Okay, great. And then, Powell, you started off your prepared remarks by talking about some of your recent transactions, O'Leary, right, that you guys just closed this month. And I think you pointed to developing your international presence in years ahead. Your presence obviously is more than specific, right, like the UK area, but can you give us a sense of what is that mean? And, I guess, and sizes, how you think about potential international expansion?

J. Powell Brown -- President and Chief Executive Officer

Sure. So, we are very pleased that the team in Ireland has joined. And I would tell you that O'Leary Insurances is very similar to our organization maybe 20 years ago. It reminds me greatly of us and how they are involved in their community, then they serve their customers and their relationships with their carriers. So, as a general statement, and this is a very general statement, we, number one, obviously, like the Irish marketplace. Two, we like the fact that some place like Ireland or England or Canada has a rule of law. And so, when you think about that and we think about places where people have build and grow good businesses and we will continue to look in those areas.

Now, please don't take that comment out of context, Elyse, that says, we're now on international spending binge. That is not the case. We evaluate every transaction in a very similar way and it starts with cultural fit and does it make sense financially. And if those two things -- if there is a cultural fit, we usually think there's a way to make something work. And so, vetting those and getting the right ones and doing all that, it's just like doing it here in the United States, it's just 7,000 miles away or farther. And so, we will continue to look at businesses in areas like that. We have looked over the years. And for whatever reason, we haven't -- we bought the business at the beginning of the year and Vancouver, Canada. We've looked at businesses in Canada before and for whatever reason it just didn't work in the past and they were good firms. It just didn't work out. And so, I think that is another opportunity for us, but I do not want anybody on this call to think that this is some new flavor of the month or something. It's absolutely not that. And we will continue to look for firms that fit our criteria and continue to sell the Brown & Brown story because we're a forever Company and that's appealing to some people. And so, we're really excited about it.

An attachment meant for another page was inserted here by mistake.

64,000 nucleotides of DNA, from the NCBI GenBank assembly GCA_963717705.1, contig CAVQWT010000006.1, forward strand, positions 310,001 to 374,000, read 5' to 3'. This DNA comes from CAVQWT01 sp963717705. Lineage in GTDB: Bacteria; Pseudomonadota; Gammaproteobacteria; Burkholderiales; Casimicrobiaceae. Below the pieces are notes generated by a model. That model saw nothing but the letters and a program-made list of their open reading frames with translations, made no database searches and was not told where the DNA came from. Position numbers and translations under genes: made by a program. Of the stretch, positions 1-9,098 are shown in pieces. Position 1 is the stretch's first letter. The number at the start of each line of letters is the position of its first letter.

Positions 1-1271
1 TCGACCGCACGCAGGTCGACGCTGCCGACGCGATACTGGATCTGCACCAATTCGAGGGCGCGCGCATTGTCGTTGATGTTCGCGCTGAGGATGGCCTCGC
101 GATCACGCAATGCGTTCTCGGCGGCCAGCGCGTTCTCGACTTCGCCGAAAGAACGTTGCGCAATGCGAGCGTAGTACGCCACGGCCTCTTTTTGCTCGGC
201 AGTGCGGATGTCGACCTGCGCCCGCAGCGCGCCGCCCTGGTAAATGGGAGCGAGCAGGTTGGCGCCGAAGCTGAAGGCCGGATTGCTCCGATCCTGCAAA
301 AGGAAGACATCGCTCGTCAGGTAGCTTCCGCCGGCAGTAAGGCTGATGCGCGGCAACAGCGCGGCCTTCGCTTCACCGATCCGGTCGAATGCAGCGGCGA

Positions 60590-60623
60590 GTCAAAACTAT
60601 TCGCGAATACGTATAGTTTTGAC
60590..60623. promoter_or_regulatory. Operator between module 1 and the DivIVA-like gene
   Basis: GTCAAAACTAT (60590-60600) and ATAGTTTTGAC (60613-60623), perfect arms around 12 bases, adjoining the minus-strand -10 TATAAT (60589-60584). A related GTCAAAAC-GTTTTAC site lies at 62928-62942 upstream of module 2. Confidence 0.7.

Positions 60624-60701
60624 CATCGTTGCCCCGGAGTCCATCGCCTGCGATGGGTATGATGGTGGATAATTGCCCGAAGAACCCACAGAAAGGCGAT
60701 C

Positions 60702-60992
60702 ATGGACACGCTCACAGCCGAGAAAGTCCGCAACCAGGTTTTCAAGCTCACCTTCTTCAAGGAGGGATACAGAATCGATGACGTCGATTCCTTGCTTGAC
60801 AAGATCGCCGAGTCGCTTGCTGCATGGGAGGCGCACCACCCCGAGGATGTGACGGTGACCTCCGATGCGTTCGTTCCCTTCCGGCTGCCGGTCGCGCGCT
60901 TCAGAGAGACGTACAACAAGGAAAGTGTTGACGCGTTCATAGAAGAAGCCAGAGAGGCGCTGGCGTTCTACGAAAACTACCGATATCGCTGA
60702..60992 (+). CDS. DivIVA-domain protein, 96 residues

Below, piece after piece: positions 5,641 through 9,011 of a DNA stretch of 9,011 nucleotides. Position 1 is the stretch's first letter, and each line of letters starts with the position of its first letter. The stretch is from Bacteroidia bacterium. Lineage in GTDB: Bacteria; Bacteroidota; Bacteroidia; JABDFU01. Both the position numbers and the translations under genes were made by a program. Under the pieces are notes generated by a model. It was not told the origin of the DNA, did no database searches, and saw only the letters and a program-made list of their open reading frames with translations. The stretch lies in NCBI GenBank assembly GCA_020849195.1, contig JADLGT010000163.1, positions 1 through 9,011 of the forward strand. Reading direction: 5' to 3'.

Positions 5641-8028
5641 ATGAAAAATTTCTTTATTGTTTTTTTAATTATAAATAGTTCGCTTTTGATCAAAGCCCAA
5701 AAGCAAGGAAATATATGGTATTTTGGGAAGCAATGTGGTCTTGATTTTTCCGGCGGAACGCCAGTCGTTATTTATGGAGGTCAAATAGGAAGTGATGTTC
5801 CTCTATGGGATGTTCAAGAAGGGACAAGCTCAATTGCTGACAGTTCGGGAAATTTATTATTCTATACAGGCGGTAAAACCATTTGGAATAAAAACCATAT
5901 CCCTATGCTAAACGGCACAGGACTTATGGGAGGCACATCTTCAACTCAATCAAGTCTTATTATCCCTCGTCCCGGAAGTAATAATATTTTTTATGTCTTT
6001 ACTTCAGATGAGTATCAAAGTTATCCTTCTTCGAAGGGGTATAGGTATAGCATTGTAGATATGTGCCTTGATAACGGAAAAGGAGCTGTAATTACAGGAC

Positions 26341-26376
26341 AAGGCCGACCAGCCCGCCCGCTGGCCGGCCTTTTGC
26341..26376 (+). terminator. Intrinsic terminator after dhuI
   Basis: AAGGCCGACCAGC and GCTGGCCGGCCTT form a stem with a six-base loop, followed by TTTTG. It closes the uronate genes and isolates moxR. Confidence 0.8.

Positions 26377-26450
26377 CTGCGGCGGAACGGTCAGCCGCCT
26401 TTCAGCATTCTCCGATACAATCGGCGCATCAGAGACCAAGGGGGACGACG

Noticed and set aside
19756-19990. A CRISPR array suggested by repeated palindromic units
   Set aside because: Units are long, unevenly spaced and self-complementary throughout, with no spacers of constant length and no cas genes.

Elyse Greenspan -- Wells Fargo Securities -- Analyst

Thanks, Powell. I appreciate the color.

J. Powell Brown -- President and Chief Executive Officer

Yeah. [Indecipherable] stay, Elyse.

R. Andrew Watts -- Executive Vice President, Chief Financial Officer and Treasurer

Thank you.

Operator

We will now move to our next question is from Phil Stefano from Deutsche Bank. Please go ahead. Your line is open.

Philip Stefano -- Deutsche Bank -- Analyst

Yeah. Thanks. Maybe just a follow on to the international brokerage acquisition market. And I know that it's a small part of the story, it feels like at this point. But just given that was Elyse's last question. Is how -- is there anything that changed in those two acquisitions that were not to make a big deal, but you had said that you looked this in the past and for whatever reason they didn't come through, is there anything that changed that kind of it feels you've been able to click off a couple of wins here? If the competition in the US higher and it allows you to maybe look more seriously at the international or anything from that perspective?

J. Powell Brown -- President and Chief Executive Officer

First of all, good morning, Phil. And no, there's nothing that's changed. The competitive landscape is equally as competitive overseas as it is in the United States, be it in North America or in the British Isles, number one. Number two, I think that there are lots of people, Phil, that we talk to over the years that are not ready to do something when we start to get to know them, which we believe is a great time to get to know them because they get to know us and we get to know them. And then over the years they see how we act as the Company and we see how they act as a company. And then there might be a fit down the road. So, I would tell you, we always think that good people attract other good people. People don't work for companies. They work with and for people. And so, having said that, that is absolutely the case in those two acquisitions and we will continue to look in areas that present exciting growth opportunities and expanding our capabilities, and there's all kinds of things that come out of it to the positive. And so -- but there is nothing that like just all of sudden said, we're going to pay more or we're going to -- we were going to -- we're going to accept this already, nothing has changed in that regard.